There are many reasons why people may resist transitioning to assisted living. Some may be afraid of losing their independence, or not being able to take care of themselves. Others may worry about the cost of assisted living, or about being away from family and friends.
Here are some of the most common barriers people face when transitioning to assisted living:
One of the biggest concerns people have about assisted living is that they will lose their independence. This can be a valid concern, as in some cases people do have to give up some degree of control over their lives when they move into an assisted living facility. However, it is important to remember that assisted living is not the same as a nursing home, and that most residents are still able to live relatively independent lives. Bottom line, a person transitions to assisted living because they need some support with their activities of daily living and may no longer be safe at home. That’s a tough fact for many of us to face.
Assisted living can feel expensive, and finances can be a barrier for people transitioning into this type of care. It is important to remember, however, that the cost of assisted living is often less than the cost of other types of long-term care, such as nursing home care or in home care.
One of the hardest things about assisted living is being away from family and friends. But being a way is a misconception because they can visit you and you can still go out to visit them. The idea of change in generally can be daunting, but it is important to remember that many assisted living facilities offer activities and events that can help residents connect with others and expand their social network.
Moving into an assisted living facility can be a big change, and it can take some time to adjust to the new environment. This is normal, and it is important to give yourself some space and time to get used to new surroundings.
For many people, the thought of moving into an assisted living facility can be scary because it is something new and unknown. It is important to remember that everyone feels this way at first, and that there are staff members and other residents who can help you feel more comfortable in your new home.
It may be out of your comfort zone to participate in activities with the other people after being a solo dweller for so long, but participating in social activities and continuing ones that were previously enjoyed can have a good influence on a resident’s sense of fulfillment. If you’re a family member, schedule meetings to go over the timetable of events with your loved one and help them choose at least one activity each day they will participate in. This is a great time to try new things.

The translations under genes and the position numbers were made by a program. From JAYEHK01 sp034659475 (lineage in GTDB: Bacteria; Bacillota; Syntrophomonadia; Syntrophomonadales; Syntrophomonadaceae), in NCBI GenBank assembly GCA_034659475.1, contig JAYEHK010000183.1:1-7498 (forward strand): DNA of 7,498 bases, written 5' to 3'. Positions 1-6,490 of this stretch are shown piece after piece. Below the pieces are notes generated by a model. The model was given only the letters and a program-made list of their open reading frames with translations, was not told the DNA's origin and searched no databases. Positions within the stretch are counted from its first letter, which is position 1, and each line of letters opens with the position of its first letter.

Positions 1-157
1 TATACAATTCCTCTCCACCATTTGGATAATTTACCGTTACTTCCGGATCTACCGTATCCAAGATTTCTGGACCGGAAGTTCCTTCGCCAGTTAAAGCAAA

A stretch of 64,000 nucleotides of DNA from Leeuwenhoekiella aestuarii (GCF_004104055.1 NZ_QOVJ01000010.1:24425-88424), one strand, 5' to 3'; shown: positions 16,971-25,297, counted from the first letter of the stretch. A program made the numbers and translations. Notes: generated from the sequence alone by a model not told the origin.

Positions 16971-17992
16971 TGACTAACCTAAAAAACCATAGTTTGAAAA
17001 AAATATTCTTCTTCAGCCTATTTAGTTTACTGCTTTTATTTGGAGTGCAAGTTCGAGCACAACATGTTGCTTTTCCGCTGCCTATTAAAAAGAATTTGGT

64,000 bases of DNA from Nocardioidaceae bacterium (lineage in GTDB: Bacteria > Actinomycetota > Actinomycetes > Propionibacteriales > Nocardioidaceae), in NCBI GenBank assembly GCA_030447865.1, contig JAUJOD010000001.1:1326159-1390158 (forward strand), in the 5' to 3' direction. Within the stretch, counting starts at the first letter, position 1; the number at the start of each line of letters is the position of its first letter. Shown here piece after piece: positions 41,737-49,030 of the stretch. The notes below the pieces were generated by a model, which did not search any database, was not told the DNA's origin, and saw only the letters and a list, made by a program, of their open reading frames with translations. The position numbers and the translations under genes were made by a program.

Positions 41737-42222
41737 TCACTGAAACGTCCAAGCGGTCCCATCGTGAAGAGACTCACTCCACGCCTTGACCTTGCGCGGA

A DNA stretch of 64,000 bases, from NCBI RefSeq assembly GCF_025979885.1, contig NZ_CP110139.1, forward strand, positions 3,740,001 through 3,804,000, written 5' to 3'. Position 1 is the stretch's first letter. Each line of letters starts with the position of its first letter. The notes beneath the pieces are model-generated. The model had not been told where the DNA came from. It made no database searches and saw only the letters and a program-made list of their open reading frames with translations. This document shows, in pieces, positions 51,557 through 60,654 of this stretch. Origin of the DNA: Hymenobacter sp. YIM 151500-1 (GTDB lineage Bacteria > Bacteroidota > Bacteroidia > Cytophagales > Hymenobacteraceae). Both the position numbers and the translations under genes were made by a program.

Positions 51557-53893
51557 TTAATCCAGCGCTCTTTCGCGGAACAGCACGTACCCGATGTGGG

Simply listening is one of the finest methods to get your family member used to a a new setting. Many people feel they don’t want to burden their children or relatives with their feelings of sadness because they are afraid it will be spread. Others say they attempt to inform their families, but that their emotions are not acknowledged. As part of the adaptation phase many emotions may surface but by permitting your family member to discuss their experience, they will feel less and less isolated. This could cause you to feel guilty or like you need to fix the problem, however remind yourself that your loved one has very few people to talk about their emotions with. If you are able and willing to sit down and listen, it will show them that you care and want help support them.
Finally, and most significantly, offer your family members a feeling of hope. Consider what might make them feel better at home and provide some choices. Pay attention to their problems. Offer your time and company, share photographs of the family, bring food from home, and remind them how valuable they are to you. Life in a care setting is different than it was before; nevertheless, it is not the end– it really is a new beginning of a less stress filled life where needs are seen and care is provided. A person may continue to be loved and cared for while also giving love and care in return.